|Team America: World Police (2004)
Starring: voices of Trey Parker, Matt Stone, Dian Bachar, Kristen Miller
Director: Trey Parker
“Team America: World Police” spends every second of its 105-minute running time walking the fine line between clever and stupid. For every spot on parody, there is a joke so hopelessly desperate, we’re left wondering if this is really the same team that made the brilliant “South Park: Bigger, Longer, and Uncut.” That movie, like this one, took no prisoners and had no patience for propriety. This movie, unlike that one, approaches its targets less as a sharpshooter than as a 10 year old with an Uzi, pointing and spraying and mowing down whoever is unlucky enough to be nearby. That might work for Mad TV, but we’ve come to expect much, much better from Trey Parker and Matt Stone.
The setup is pretty simple, yet completely screwball: it’s a spoof of Jerry Bruckheimer movies, only with marionettes. The movie starts in Paris, where an arms exchange between Middle Eastern terrorists is thwarted by Team America, a group of non-military Adventure Inc. types who, while saving the day, destroy the Eiffel Tower, Lourve and Arc de Triomphe in the process. It is clear from the very beginning that Parker is painting with a very broad brush.
We soon see all of the archetypes of the action movie: the Traumatic Event in Act One, the new guy, the veteran with the inexplicable beef against the new guy, the montage (complete with a dead perfect “Holding Out for a Hero” song parody), and the ticking clock. But best of all, the hardcore sex scene. It took 10 trips to the MPAA, but Parker and Stone somehow cleared the raunchiest puppet sex sequence in movie history. It’s almost worth the price of admission alone.
The biggest problem with “Team America” is, they’re so good at mimicking the worst aspects of these movies that it’s sometimes frustrating to watch. The stilted dialogue, the obvious plot devices, the awful acting (yes, they’re puppets, but Ellen Degeneres showed the world last year that all it takes to sell a performance is your voice) is all here in spades. To make matters worse, the movie doesn’t seem to have any real agenda other than offending people (Hollywood in general, and Matt Damon in particular, take a vicious beating). While offending people is by no means a bad thing, it’s a pointless exercise in and of itself. Parker and Stone clearly went for dumb here, and they succeeded beyond their wildest dreams.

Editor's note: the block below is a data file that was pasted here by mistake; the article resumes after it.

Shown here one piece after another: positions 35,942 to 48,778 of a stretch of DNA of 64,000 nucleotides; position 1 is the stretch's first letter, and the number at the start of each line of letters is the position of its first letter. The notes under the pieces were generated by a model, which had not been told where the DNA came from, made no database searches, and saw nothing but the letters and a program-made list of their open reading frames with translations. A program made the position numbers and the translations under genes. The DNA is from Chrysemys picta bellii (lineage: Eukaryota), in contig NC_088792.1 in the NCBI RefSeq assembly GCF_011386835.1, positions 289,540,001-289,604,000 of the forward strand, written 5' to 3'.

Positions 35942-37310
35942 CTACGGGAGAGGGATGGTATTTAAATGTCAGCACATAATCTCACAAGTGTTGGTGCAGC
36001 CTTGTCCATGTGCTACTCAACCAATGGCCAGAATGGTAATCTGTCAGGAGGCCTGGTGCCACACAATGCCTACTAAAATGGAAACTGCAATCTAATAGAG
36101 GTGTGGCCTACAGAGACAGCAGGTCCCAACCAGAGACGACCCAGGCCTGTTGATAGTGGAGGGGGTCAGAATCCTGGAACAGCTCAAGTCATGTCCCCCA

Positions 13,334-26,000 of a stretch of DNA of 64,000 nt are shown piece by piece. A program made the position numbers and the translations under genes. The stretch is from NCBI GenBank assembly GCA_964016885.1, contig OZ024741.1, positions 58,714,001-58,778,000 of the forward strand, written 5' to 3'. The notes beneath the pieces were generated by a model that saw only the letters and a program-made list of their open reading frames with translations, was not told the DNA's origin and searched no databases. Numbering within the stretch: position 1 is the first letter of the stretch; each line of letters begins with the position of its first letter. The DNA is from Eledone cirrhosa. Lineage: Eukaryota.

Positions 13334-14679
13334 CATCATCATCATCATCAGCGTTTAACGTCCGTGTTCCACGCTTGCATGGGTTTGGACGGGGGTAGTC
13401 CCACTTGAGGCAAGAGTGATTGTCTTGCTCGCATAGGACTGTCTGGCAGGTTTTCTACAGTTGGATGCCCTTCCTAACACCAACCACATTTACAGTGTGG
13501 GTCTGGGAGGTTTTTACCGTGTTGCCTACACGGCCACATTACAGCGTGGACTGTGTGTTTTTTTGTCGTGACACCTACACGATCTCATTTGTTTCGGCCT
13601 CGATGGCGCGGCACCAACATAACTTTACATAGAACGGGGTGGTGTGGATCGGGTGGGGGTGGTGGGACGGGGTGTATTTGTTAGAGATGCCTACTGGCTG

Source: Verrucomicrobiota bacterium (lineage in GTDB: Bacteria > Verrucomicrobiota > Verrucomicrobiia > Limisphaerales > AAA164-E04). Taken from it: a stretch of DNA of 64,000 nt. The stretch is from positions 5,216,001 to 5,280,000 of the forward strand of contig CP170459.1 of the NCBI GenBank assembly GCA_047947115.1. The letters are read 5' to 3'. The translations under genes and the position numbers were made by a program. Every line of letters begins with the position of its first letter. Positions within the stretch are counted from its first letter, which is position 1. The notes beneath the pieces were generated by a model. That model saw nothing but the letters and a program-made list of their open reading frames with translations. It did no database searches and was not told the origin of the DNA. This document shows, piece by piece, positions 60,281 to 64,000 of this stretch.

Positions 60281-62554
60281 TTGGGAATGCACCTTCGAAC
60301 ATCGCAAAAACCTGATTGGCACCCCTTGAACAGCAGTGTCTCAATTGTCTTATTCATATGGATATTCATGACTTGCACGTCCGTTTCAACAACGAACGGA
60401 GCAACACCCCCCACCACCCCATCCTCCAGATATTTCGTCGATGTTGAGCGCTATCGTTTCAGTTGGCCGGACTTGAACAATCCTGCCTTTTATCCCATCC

In fairness to “Team America,” it’s hard to imagine what they could have done to make the movie more tolerable. The obvious answer is to make it smarter, but that would defeat the purpose of lampooning the idiocy of (most of) Bruckheimer’s movies. Still, there has to be a compromise between Jerry’s swill and this. After all, if Parker and Stone meant to expose Bruckheimer’s movies for the shallow frauds that they are, how did they think that making an even dumber movie would accomplish that goal? That said, the movie isn’t entirely brainless. In the end, “Team America” isn’t without its charms, much like the movies they’re trying to roast.
The DVD release for a live-action film starring a bunch of two-foot tall marionettes is bound to have a ton of cool extras, and the Special Collector's Edition of "Team America: World Police" doesn't disappoint. First, Trey Parker and Matt Stone talk about how much harder it was to do a puppet movie than they thought it would be in "Team America: An Introduction." They also discuss their inspiration for the film: "Basically, if you took a Bruckheimer movie and made it with puppets, it would be the funniest movie ever," Parker says. "[Bruckheimer] basically does make comedies. He just doesn't realize it because he's a turd." Stone then admits that they originally wanted to do "Armageddon" with puppets and not change a line.
"Building the World" shows how the crew created all the different sets for the film, from Paris to Cairo to Panama. In "Crafting the Puppets," the puppet supervisors and principal puppeteers discuss the extensive process that went into the design and creation of all the puppets and how overwhelmed they all were when they initially read the film's script. "Pulling the Strings" is one of the most interesting featurettes on the set, showing how the puppeteers actually pulled off the live-action sequences (including the infamous sex scene), the various limitations involved with the marionettes, and how difficult it was to meet Parker and Stone's improvisational requests while filming. In "Capturing the Action," cinematographer Bill Pope ("The Matrix") explains how he treated "Team America" like any real action movie, and in "Miniature Pyrotechnics," we learn that no CGI effects were used in the film -- all the explosions and fires were real. There's also the "Dressing Room Test," "Puppet Test," deleted/extended scenes and outtakes, animated storyboards and two theatrical trailers.
And then there's the uncut sex scene. There's a reason this is the "Uncensored and Unrated" release -- let's just say the theatrical version was properly edited.